The net neutrality movement received a huge blow today when the US Court of Appeals sided with Comcast in its claim that the Federal Communications Commission lacks legal authority to demand ISPs shape internet traffic. Over the past few years, the FCC has grown increasingly concerned that ISPs would throttle connection speeds for things such as peer-to-peer file sharing and streaming media in order to dedicate more bandwidth to services it can better capitalize on. Comcast first challenged the FCC on net neutrality in 2008 when the FCC reprimanded Comcast for throttling the connections of clients who used a large amount of bandwidth through P2P networking.
As a rule of thumb, we at BGR are not in favor of government agencies (whether independent or not) imposing rules upon industries, although in this instance we’re actually finding ourselves disappointed if only for the fact we believe net neutrality must become a reality. More →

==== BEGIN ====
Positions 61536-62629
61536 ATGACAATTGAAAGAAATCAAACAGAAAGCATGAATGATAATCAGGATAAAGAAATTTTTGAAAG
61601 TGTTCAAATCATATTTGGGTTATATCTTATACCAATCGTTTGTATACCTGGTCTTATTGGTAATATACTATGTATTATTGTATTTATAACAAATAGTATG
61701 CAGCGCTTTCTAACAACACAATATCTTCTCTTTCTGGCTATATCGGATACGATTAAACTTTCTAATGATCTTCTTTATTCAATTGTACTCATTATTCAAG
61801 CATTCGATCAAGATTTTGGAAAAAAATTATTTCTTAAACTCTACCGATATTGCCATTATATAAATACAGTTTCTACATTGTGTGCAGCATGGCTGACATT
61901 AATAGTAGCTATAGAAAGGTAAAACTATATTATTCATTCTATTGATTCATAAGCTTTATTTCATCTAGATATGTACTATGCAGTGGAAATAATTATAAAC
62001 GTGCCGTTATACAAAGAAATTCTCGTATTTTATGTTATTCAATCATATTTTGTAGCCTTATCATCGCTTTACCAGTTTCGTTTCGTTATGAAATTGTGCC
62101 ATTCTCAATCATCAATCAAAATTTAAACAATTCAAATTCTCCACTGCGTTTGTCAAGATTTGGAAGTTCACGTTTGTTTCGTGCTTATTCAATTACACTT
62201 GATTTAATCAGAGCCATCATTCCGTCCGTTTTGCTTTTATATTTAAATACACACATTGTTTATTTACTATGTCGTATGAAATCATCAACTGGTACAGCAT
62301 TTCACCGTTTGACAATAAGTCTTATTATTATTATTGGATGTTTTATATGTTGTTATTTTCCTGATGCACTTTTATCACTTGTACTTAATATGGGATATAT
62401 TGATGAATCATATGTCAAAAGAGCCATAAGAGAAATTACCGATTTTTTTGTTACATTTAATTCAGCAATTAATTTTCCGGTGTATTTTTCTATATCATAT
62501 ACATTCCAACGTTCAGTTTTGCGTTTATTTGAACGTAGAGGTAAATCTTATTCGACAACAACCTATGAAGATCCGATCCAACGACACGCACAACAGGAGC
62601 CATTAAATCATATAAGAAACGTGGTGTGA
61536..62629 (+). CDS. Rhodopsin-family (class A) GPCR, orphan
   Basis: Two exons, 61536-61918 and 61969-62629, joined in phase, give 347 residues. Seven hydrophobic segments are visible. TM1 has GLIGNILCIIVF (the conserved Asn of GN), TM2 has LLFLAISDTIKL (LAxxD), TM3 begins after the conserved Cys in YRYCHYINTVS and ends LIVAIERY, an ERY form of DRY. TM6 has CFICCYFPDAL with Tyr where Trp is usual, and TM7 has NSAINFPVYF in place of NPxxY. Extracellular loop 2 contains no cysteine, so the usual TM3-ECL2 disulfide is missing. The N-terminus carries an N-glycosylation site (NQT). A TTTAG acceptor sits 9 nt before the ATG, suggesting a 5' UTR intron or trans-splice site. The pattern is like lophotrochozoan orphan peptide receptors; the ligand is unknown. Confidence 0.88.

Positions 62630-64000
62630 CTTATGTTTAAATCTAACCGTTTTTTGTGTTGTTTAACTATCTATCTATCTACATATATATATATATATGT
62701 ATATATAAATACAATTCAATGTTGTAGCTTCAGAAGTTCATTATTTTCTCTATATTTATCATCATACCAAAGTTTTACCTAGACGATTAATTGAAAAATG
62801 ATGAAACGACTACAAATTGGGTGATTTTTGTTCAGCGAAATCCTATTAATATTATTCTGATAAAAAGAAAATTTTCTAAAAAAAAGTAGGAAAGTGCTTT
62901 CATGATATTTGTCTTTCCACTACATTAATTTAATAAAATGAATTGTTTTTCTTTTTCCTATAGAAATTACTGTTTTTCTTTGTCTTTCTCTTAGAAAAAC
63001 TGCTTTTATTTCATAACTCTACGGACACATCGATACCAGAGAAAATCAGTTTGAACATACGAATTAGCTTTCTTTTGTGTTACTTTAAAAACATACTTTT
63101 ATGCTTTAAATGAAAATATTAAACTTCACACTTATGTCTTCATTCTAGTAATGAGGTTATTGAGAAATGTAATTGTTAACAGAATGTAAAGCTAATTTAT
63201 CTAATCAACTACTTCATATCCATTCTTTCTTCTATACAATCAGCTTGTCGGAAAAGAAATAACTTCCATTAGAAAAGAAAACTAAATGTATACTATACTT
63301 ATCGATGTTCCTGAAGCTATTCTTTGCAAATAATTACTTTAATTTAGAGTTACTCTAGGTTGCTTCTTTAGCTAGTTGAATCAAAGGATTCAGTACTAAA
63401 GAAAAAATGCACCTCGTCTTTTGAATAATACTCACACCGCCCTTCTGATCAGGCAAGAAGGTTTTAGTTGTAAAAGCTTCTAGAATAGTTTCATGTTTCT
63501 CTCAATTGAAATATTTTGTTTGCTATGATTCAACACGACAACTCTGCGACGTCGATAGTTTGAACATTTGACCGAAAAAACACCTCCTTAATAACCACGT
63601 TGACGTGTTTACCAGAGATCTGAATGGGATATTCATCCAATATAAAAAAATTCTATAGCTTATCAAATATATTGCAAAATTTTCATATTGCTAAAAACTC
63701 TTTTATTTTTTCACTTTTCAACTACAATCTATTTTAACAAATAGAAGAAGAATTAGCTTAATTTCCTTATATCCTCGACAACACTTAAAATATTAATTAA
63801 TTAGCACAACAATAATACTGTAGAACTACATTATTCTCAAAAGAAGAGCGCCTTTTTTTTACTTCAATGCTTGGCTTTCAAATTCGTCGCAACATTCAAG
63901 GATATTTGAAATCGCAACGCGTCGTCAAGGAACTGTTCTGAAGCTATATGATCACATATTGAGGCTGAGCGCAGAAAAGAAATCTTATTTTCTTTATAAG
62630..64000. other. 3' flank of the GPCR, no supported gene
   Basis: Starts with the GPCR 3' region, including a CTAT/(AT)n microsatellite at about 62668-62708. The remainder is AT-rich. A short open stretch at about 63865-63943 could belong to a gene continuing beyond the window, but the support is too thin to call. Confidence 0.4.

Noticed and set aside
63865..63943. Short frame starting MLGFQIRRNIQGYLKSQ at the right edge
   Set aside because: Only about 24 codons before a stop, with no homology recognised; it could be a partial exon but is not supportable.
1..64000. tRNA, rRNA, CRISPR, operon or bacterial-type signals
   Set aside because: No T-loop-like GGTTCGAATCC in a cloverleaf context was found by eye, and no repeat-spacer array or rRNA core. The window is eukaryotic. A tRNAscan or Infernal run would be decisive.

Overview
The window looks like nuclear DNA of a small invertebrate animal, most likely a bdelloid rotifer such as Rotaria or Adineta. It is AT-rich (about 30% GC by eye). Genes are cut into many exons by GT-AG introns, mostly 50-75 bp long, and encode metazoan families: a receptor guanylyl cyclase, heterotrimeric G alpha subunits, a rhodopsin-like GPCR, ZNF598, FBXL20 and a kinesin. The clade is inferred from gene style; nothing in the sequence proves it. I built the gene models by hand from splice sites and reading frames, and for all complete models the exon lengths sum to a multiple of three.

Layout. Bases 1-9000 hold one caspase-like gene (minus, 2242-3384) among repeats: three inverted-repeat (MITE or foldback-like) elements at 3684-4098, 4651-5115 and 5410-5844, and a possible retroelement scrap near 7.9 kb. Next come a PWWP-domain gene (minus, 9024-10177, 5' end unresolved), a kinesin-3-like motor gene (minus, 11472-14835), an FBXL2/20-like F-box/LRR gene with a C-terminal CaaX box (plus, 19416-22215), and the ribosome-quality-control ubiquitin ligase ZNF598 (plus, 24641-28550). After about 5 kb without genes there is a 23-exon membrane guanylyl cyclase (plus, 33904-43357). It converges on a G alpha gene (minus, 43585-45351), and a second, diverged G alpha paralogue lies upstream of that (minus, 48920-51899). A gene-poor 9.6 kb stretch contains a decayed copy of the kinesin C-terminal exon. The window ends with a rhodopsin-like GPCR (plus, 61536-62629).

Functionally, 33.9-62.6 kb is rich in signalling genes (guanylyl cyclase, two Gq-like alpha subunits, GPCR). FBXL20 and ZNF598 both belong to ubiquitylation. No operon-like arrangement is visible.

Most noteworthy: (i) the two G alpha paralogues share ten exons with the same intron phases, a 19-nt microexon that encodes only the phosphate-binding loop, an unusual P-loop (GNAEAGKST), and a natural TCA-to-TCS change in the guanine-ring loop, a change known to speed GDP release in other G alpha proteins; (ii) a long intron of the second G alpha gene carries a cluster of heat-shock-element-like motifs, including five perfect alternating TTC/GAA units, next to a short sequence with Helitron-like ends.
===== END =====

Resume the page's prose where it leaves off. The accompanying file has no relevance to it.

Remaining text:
With little fanfare, Comcast launched a new online file backup service called Secure Backup & Share for its broadband internet customers. The new service utilizes Mozy, an online backup solution that is currently managed by Decho Corporation, a subsidiary of EMC. Using a tool installed on your PC and soon Mac, the service will backup selected files to a secure online location that can be accessed from any web browser, including your web-enabled mobile phone. Three tiers of storage are available including the Standard 2GB plan which is free, the Preferred 50GB plan which is $4.99 monthly or $49.99 yearly, and the Premier 200GB plan which is $9.99 monthly or $99.99 yearly. Apparently Comcast forgot about its bandwidth cap and “network management techniques” when offering these plans as the 200GB plan comes dangerously close to the 250GB monthly cap and the uploading process will definitely cause you to max out your connection for more than 15 minutes which may result in your connecting being throttled. Comcast does not state whether the cap or throttling is waived for those accounts that purchase a storage plan, so we must assume that both are still in effect, a situation that certainly diminishes the attractiveness of these plans. It also begs the question, if Comcast’s network is so strained that it has to enforce a cap and utilize “network management techniques”, why are they offering a bandwidth-intensive online storage solution?